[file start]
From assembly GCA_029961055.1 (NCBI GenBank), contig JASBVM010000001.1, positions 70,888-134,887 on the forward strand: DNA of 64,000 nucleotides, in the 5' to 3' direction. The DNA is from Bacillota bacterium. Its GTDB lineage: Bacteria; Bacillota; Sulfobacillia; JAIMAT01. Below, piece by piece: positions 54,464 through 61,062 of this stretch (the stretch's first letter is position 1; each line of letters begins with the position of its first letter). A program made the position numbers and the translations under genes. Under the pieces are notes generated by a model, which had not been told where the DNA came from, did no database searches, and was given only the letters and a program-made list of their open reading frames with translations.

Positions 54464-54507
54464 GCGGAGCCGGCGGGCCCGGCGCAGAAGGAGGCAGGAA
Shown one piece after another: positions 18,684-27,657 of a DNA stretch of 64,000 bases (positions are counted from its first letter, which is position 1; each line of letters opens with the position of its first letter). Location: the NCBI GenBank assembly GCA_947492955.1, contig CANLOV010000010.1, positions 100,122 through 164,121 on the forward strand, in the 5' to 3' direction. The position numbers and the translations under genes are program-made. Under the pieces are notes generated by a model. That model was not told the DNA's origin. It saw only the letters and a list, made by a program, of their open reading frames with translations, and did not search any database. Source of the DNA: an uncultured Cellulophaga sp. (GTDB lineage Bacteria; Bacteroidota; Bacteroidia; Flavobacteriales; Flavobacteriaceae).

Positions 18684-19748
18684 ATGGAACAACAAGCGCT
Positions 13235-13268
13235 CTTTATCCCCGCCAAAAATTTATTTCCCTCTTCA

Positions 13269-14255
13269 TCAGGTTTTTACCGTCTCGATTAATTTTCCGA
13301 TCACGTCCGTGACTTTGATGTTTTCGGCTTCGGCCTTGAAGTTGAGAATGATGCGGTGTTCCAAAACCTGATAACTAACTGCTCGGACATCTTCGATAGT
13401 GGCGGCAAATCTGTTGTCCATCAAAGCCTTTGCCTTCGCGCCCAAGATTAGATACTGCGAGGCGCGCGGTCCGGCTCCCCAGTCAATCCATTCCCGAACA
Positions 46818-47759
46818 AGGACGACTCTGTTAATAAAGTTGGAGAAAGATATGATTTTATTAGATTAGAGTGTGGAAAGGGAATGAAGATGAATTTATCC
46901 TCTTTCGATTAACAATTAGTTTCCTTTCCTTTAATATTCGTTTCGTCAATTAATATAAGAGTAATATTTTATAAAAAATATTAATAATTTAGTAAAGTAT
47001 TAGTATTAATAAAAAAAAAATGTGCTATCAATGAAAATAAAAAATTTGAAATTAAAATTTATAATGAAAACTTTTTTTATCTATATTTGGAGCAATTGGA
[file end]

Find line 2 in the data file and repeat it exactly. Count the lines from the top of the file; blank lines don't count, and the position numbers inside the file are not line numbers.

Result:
Positions 54464-54507